MARAN Calls Out Customs Boss Over N180bn Rusting Anti-Smuggling Boats
By Alex Akao.
The Maritime Reporters Association of Nigeria (MARAN), has decried the sheer waste of two modern anti- smuggling boats valued at N180 billion now idling away since they were acquired by the Nigeria Customs Service (NCS), several years ago.
The Association considered as one of the critical stakeholders in the Nigerian Maritime industry, in an open letter to the Acting Controller General of Customs, Adewale Bashir Adeniyi, said the open letter was a “A Wake Up Call” to the newly appointed customs boss.
The state of the arts waterways anti-smuggling patrol boats were procured nearly ten years ago, during the administration of former President Goodluck Ebele Jonathan.
No sooner were they deployed into the sea, that they were curiously abandoned and subsequently dumped at the Lagos Marina Waterfront, rusting away.
Describing the curious abandonment as “disheartening”, the Association headed by Mr. Godfrey Bivbiere, said the development was “a sad commentary on the rationality of the former leadership of the NCS that more than eight years after procurement, and many years after the immediate past administration and the Customs Comptroller General (CG), promised that the two patrol boats would be rescued from disuse, the boats have rather become a pitiable sight as most of its gadgets have gone useless, casting Nigeria in a bad light, among the comity of maritime nations”.
“More pathetic and anger inducing is the fact that the patrol boats, which consumes more than N5 billion as annual maintenance fees have, however, not been put into use even after being commissioned by former Customs boss, Rtd Col. Hameed Ali.
“It is more unpardonable to note that while these vessels are wears out daily due to water corrosion, the officers and men of the Western and Eastern Marine Commands of the Customs go on patrol operations on the waterways with obsolete and smaller patrol boats that has made them easy prey for smugglers. “Many have lost their lives in the process”.
Investigation carried out by the Association has however revealed that the boats are more than overdue for dry-docking routine maintenance, going by the manufacturer’s specification.
It will be recalled that the procurement of the patrol boats was initiated by the Management of NCS led by late Abdullahi Dikko Inde, ostensibly to boost its marine anti-smuggling operations.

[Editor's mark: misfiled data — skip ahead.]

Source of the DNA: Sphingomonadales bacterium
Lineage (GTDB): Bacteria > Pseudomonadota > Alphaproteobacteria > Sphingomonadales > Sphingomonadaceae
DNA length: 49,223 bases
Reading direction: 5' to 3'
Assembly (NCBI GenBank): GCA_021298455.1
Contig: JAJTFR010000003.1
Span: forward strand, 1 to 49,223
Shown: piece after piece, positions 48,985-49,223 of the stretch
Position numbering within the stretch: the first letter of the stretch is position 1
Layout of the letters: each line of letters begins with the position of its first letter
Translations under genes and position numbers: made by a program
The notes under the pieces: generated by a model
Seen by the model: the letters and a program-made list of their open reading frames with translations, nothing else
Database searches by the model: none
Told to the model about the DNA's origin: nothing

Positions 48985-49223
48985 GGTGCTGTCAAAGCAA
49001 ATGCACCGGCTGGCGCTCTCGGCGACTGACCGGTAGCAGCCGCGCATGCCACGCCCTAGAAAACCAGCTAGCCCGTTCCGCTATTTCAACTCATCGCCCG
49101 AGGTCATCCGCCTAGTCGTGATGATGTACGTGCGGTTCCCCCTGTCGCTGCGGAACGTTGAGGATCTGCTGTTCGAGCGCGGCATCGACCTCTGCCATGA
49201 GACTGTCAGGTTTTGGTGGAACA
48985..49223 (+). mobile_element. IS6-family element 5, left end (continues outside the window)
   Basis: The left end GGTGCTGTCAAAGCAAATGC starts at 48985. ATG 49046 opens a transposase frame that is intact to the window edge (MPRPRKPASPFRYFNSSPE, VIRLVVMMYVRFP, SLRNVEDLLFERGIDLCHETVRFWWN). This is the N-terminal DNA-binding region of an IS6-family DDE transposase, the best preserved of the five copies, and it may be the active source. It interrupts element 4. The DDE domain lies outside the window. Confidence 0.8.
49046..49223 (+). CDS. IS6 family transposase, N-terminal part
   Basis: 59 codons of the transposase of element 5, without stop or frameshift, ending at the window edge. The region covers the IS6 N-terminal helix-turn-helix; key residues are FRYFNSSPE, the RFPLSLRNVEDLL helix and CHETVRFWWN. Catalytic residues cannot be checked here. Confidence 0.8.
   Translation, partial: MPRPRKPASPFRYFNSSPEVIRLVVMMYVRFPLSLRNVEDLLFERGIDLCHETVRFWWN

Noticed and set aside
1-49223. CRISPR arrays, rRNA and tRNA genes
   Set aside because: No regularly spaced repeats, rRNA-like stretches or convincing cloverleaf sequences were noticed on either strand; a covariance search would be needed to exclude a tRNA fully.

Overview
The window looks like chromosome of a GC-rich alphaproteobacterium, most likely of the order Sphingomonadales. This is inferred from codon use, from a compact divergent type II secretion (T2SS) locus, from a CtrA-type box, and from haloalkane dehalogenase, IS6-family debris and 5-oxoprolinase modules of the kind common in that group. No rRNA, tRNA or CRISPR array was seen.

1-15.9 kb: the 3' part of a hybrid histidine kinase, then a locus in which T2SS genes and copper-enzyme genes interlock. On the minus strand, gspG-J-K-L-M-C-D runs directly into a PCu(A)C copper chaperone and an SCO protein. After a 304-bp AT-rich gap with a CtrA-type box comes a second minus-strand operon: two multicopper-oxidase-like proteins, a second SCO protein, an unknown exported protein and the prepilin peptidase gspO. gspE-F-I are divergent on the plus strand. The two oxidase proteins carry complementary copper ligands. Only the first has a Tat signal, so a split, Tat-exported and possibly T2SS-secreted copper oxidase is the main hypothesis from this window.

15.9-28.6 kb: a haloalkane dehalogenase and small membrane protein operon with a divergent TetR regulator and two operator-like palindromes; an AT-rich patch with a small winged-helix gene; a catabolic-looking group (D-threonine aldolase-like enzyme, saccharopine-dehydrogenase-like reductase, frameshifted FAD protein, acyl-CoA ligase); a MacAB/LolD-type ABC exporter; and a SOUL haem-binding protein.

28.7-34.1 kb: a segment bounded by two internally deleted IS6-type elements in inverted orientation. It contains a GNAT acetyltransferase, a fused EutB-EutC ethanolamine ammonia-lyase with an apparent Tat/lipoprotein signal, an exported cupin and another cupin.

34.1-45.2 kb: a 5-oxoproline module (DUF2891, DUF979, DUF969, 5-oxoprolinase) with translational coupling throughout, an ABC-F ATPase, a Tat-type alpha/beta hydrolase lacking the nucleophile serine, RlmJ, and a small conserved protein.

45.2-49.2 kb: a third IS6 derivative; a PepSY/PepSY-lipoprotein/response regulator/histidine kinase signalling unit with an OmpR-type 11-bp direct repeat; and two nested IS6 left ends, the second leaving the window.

At that time, the NCS operations, according to research, was at its lowest point because of lack of functional patrol boats and other operational equipment to withstand smugglers with more sophisticated and fast moving equipment while at the same time being fully armed.
According to MARAN, “the contract to build the boats was initially awarded to a South African firm, Kobus Naval Design , KND, by the government in 2012. The then Jonathan led Federal Executive Council, FEC, approved N3 billion for the procurement of the two NCS patrol boats for the surveillance of Nigeria waters.
“Based on the order, the two vessels , named ”Customs Pride” and” Group of Nine” were slated to be delivered to the NCS within 10 months but reneged until April 2015, three years behind schedule.
“The total cost of building the two patrol boats by the firm catapulted to over N180bn from the initial approved sum, raising questions about perceived sharp practices.
“The patrol boats which were delivered to the NCS in April, 2015 have since then berthed at the Marina Water fronts ,Lagos, where they are idling away at great cost of maintenance to the NCS”.
The Association noted that while commissioning the two sea going boats in September 2019, the then CG of Customs, Hameed Ali, admitted that the Service was weak in the area of marine waterways operations, when compared with the land operations, thereby necessitating the purchase of the two boats.
The former customs boss had during the occasion disclosed that an incident that led to the death of nine Customs marine officers while confronting deadly petrol smugglers on the sea in 2012, had informed the choice of name
MARAN recalled that “it was in honour of this group of nine gallant officers who died in the service to their fatherland that one of the seagoing vessels was named ‘Group of Nine’ while the other represents the ‘Customs Pride’ on the sea”.
“One would expect that since the Service now has four marine commands, namely Western Marine, Eastern Maritime, North-Western Marine and North Eastern Marine commands, there is no better time than now to put the boats into effective use.
“Presently Nigeria is going through economic turbulence, and cannot afford the culture of waste amplified by the past administration.
“This is a call on the Acting CG of Customs, Bashir Adewale Adeniyi to take immediate steps to get the boats functional as the Customs operations more than ever before, require these vessels to confront smugglers.
“We advise that the issues surrounding the abandonment of the vessels should be sorted out immediately or the Customs management should seek help of experts to rescue them.
“Nigeria Customs management should purge itself of the indifference and ‘above board’ attitude of its immediate past predecessor that led us to this sorry state”, they added.